Let’s say your child screams and throws objects when they are done with their dinner.  Your child is trying to get out of something—the dinner table.  What might you teach your child to do instead of throwing and screaming?  You can possibly teach your child to “properly” communicate when they are done whether it be signing “all done” with their hands, saying “all done,” giving an “all done” laminated picture to an adult at the table, or some other mode of communication based on your child’s repertoire of skills.  At first, assist your child when you begin to see the signs of them being all done by guiding them through the physical movements of communicating (i.e., exchanging a picture or signing), or modeling the words they should use.  Gradually fade this assistance until they are doing it on their own, without engaging in the challenging behaviors.

The same strategies should be utilized for the other “functions” of behaviors, or when your child engages in challenging behaviors for other reasons.  When they want a cookie that is out of reach in the kitchen, teach your child to ask for the cookies using whatever mode of communication is appropriate for your child to replace the climbing on the counters.  It is important to give your child cookies every time they ask when they are first learning as this will be the key to decreasing the challenging behavior of climbing on the counter.  As your child gets used to this process, you can start giving him what he wants once in a while—this is a way to guarantee that the new behavior becomes stronger over time.

For attention-based challenging behaviors, one way to tackle this is to figure out what you think your child should be doing instead of the inappropriate behavior.  Of course, considering your child’s repertoire of skills first is important when figuring out what replacement behavior to teach.  Let’s say your child somehow finds the time you spend with him getting a “lecture” from you reinforcing, maybe one thing that you can do is stop or at least minimize the amount of time that you spend lecturing him and spend more time with him when he is behaving appropriately.  While doing that, also you can also do your best to spend more time with your child when he or she is behaving well (e.g., spending some time to play a favorite game, watching a favorite tv show, about talking about school/anything).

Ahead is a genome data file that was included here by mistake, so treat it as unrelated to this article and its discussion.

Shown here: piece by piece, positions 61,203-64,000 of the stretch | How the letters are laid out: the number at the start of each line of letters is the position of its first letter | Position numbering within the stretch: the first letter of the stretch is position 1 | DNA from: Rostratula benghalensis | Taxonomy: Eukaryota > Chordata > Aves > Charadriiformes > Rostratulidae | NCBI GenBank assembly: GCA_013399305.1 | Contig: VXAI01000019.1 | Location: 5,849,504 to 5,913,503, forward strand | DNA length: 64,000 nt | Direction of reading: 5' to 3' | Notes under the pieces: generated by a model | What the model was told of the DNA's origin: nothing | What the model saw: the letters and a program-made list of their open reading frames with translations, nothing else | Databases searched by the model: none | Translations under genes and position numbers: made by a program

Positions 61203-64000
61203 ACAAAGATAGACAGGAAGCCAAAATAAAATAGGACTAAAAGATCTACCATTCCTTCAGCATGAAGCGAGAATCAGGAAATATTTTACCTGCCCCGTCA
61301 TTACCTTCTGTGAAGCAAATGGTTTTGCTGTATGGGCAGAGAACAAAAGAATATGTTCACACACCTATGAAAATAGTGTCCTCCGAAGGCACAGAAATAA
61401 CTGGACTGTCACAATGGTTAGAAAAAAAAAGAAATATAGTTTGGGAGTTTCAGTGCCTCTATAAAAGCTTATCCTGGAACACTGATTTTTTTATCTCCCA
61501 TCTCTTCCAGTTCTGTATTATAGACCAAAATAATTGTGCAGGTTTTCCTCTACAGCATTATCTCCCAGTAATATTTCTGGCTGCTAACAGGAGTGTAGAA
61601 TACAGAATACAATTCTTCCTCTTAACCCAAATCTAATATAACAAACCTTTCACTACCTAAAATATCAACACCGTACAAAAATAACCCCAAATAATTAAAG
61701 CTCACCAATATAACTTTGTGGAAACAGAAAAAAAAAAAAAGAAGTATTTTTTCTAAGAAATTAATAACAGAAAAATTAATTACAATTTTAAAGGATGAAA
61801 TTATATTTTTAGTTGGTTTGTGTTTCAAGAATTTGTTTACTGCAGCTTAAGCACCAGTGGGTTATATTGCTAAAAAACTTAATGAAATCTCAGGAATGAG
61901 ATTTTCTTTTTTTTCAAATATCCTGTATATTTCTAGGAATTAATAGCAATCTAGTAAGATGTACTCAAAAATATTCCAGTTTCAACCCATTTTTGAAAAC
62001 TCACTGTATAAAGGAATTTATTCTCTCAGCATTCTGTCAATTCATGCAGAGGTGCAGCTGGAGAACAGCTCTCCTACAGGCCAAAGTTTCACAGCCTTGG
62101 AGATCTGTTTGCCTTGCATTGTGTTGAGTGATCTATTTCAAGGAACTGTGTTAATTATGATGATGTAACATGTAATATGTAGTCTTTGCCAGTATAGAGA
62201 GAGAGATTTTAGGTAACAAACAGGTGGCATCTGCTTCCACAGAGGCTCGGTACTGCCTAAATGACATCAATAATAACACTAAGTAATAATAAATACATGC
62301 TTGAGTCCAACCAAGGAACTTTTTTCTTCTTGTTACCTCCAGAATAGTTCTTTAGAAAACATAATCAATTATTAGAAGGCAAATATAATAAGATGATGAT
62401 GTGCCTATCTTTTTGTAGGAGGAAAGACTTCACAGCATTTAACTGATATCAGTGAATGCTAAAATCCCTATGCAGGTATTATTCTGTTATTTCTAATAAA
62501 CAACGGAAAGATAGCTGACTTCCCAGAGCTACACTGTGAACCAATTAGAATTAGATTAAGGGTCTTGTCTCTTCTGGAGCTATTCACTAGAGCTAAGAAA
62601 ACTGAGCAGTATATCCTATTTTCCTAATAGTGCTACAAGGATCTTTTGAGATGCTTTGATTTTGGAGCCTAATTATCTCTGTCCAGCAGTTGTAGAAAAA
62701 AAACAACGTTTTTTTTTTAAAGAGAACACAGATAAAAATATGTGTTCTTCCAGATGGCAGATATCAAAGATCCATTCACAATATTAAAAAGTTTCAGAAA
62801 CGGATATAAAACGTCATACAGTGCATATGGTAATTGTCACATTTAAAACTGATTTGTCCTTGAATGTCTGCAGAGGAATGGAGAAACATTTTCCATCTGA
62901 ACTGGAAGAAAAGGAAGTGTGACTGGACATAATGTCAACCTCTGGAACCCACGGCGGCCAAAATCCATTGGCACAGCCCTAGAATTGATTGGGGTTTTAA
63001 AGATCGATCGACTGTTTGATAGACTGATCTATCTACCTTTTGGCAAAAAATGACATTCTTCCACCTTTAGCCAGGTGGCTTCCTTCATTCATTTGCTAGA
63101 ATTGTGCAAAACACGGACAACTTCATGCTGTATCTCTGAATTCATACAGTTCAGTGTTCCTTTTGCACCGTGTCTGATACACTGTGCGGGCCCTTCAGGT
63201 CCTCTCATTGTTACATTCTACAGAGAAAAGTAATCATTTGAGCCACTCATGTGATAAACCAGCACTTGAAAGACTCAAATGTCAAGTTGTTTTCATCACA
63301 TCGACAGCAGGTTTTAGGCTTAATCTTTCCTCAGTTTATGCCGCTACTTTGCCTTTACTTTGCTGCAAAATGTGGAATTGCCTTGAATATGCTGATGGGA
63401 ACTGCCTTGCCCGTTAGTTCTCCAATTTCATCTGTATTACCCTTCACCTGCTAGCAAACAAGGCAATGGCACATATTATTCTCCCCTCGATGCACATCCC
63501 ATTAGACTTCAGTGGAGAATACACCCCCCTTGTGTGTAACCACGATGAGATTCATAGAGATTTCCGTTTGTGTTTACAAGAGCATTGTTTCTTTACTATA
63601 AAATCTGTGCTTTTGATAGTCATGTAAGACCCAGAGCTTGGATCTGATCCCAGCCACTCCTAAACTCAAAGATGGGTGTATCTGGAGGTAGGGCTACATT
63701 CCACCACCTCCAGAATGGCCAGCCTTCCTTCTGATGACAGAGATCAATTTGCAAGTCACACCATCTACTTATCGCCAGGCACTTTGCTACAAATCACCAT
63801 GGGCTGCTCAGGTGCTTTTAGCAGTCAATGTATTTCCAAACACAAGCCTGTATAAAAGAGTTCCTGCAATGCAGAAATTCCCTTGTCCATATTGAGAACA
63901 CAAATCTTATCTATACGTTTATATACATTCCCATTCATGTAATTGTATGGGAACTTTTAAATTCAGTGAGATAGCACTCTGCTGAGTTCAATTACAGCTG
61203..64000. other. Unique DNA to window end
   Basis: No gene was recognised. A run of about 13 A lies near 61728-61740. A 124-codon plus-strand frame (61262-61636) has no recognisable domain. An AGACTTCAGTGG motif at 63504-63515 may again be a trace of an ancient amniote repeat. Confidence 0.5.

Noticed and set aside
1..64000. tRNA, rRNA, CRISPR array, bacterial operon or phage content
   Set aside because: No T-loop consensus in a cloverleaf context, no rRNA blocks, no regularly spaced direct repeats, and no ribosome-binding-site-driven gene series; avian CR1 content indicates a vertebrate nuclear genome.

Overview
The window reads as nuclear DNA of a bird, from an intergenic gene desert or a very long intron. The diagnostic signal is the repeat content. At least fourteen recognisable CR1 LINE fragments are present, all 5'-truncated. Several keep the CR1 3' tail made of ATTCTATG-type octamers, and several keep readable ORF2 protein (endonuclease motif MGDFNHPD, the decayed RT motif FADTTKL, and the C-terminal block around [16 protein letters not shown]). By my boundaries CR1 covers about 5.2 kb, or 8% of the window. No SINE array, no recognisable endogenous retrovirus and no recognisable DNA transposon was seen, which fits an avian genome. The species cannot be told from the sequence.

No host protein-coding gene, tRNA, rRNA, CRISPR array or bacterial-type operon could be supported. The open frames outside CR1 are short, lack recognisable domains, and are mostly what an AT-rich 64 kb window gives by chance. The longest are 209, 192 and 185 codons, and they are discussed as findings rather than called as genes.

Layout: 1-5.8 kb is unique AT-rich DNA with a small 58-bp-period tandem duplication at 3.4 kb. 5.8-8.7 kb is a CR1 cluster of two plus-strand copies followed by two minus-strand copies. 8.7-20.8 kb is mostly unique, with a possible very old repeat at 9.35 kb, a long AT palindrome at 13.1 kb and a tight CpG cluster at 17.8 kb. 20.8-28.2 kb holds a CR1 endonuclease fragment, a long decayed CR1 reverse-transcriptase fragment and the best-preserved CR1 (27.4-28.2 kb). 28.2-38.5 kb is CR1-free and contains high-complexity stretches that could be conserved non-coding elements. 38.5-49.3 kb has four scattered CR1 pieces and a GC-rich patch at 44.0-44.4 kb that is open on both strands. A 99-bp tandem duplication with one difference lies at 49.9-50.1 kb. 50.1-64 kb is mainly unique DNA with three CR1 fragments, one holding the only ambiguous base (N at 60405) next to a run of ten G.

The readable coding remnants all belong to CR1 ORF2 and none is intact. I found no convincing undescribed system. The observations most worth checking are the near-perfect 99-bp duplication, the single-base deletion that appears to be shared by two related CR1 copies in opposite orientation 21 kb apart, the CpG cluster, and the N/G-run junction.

Lastly, when your child engages in challenging behaviors because it feels good, a little more thought has to be put into the alternative behavior.  It should be something that is not harmful and something, preferably, that you can control.  For example, if your child engages in repeating words/phrases or just vocalizing sounds that are not socially appropriate, allowing your child to engage in these behaviors in a particular environment (e.g., their bedroom) and teaching them to ask for “talking in my room” or something similar may help to gain control of where they may engage in this behavior.  When your child engages in this behavior anywhere else, he should be required to use the communication phrase and then go to the specified location.  Self-stimulatory behaviors can be very difficult to address on your own—more so if the behavior is also self-injurious in nature.

It will help you as a parent to practice on these concepts; however, should you continue having difficulties as to how to address you child’s most challenging behaviors, it is a good idea to reach out to a trained professional such as a BCBA as soon as possible.

What approach should caregivers take with challenging behaviors?